Finding loss using statistical formulas can be vital and considered an evaluation technique that compares the input values with the predicted values. The loss is evaluated for the predicted values by checking how much it differs from the actual input provided during the training.** Connectionist Temporal Classification or CTC** Loss maps the probabilities of the predicted tensors on the input probabilities.

**Quick Outline**

This guide explains the following sections:

- What is CTC Loss
- How to Calculate CTC Loss in PyTorch
- Prerequisites
- Example 1: Calculate Loss Using CTCLoss() Method
- Example 2: Calculate CTC Loss With Padded Target
- Example 3: Calculate CTC Loss With Un-Padded Target
- Example 4: Calculate CTC Loss With Un-Padded and Un-Batched Target
- Example 5: Calculate CTC Loss Using Functional Dependency
- Conclusion

**What is CTC Loss**

The **Connectionist Temporal Classification (CTC)** loss function can be used when we need to find an alignment between multiple sequences which is a challenging task. One of the major applications of CTC loss will be aligning each character and placing it in its correct location with the soundtrack. It simply produces a loss value to find the difference of each node by summing probabilities of alignments in the input and the target sequences.

**How to Calculate CTC Loss in PyTorch**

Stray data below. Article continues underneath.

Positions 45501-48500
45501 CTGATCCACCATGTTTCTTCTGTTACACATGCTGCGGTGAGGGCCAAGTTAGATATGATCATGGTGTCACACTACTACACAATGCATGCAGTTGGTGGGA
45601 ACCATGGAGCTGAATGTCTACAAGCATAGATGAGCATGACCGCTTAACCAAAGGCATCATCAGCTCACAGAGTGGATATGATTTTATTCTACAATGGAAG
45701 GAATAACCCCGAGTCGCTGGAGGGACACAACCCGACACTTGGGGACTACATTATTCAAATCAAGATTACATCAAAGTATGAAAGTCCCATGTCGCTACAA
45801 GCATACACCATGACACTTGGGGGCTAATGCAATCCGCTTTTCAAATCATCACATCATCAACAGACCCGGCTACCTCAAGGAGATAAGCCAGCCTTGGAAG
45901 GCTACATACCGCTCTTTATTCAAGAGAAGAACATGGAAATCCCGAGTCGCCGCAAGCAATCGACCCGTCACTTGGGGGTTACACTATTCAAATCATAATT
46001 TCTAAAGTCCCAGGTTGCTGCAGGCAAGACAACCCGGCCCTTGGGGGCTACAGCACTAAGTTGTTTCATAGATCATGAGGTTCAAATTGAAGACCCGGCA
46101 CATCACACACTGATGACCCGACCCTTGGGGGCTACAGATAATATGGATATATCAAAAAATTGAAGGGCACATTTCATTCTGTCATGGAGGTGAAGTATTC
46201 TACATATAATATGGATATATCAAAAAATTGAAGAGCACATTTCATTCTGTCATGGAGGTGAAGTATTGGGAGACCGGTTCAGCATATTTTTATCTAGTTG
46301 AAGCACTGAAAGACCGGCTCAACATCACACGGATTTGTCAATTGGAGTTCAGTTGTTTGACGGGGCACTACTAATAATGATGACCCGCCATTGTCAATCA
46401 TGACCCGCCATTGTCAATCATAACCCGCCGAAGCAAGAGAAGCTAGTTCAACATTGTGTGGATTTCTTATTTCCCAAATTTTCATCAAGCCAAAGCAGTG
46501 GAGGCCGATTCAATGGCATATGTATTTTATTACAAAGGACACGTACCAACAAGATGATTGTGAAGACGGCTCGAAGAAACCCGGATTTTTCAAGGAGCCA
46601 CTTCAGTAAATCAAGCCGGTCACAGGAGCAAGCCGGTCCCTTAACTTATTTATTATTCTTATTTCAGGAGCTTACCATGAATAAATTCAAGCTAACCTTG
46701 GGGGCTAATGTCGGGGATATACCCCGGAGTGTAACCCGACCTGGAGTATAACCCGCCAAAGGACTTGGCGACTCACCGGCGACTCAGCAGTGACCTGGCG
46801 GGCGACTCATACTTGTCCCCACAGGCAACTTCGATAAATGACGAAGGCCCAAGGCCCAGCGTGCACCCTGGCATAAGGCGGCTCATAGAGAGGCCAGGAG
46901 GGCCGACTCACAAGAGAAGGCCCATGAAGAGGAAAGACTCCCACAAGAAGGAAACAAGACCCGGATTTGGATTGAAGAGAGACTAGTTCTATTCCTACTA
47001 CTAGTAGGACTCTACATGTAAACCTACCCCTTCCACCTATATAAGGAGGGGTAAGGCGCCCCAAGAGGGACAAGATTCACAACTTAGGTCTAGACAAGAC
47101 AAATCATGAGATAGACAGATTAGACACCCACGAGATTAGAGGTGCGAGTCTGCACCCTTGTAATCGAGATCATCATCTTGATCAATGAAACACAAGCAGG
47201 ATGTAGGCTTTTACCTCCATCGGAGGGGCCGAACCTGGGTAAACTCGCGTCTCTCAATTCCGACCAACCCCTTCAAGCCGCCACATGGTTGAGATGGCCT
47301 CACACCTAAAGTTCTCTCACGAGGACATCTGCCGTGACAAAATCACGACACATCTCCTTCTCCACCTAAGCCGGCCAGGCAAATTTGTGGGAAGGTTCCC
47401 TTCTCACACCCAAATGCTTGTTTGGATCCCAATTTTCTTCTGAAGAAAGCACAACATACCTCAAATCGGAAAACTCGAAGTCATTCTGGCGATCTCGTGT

PyTorch offers multiple functions like **CTCLoss()** and **functional.ctc_loss()** methods to get the loss value from input and target values. To calculate the CTC loss in PyTorch, simply go through the sections as follows:

**Note**: The Python code to calculate the CTC loss is available here

**Prerequisites**

Complete the following steps before starting to calculate the CTC loss using the PyTorch environment:

- Access Python Notebook
- Install Modules
- Import Libraries

**Access Python Notebook**

A notebook is required to execute the Python code which can be accessed from the** **official website:

**Install Modules**

Start the process by installing the torch framework from the pip package manager using the following code:

`pip install torch`

**Import Libraries**

After that, import the torch library to make the environment ready for using the methods offered by the torch library:

`import torch`

Call the print() method with the **torch.__version__** to print the installed version of the torch:

`print(torch.__version__)`

**Example 1: Calculate Loss Using CTCLoss() Method**

The first example simply shows the use of the **CTCLoss()** method in PyTorch as mentioned in the code below. Create two tensors one for the **input** values and the other for the **target** values to apply the CTCLoss() method to them. Store the value generated by the CTCLoss() method in the loss variable and call it to print the value on the screen:

```
logits = torch.rand(10, 26)
targets = torch.tensor([1, 2, 3, 4, 5])
loss = torch.nn.CTCLoss()(logits, targets, input_lengths=torch.tensor([5]), target_lengths=torch.tensor([5]))
loss
```

**Example 2: Calculate CTC Loss With Padded Target**

The next example takes the **target** tensor after the application of padding to its values making the same sequence as the input values. Create a variable containing the values of the length of sequence for input and target, number of classes, batch_size, and length of the target. Build the tensors using the variable and **softmax()** method to store input and target values. Apply the **CTCLoss()** method with the input, target, and their lengths before printing the value of the loss:

```
import torch.nn as nn
len = 50
Class = 20
batch = 16
Seq = 30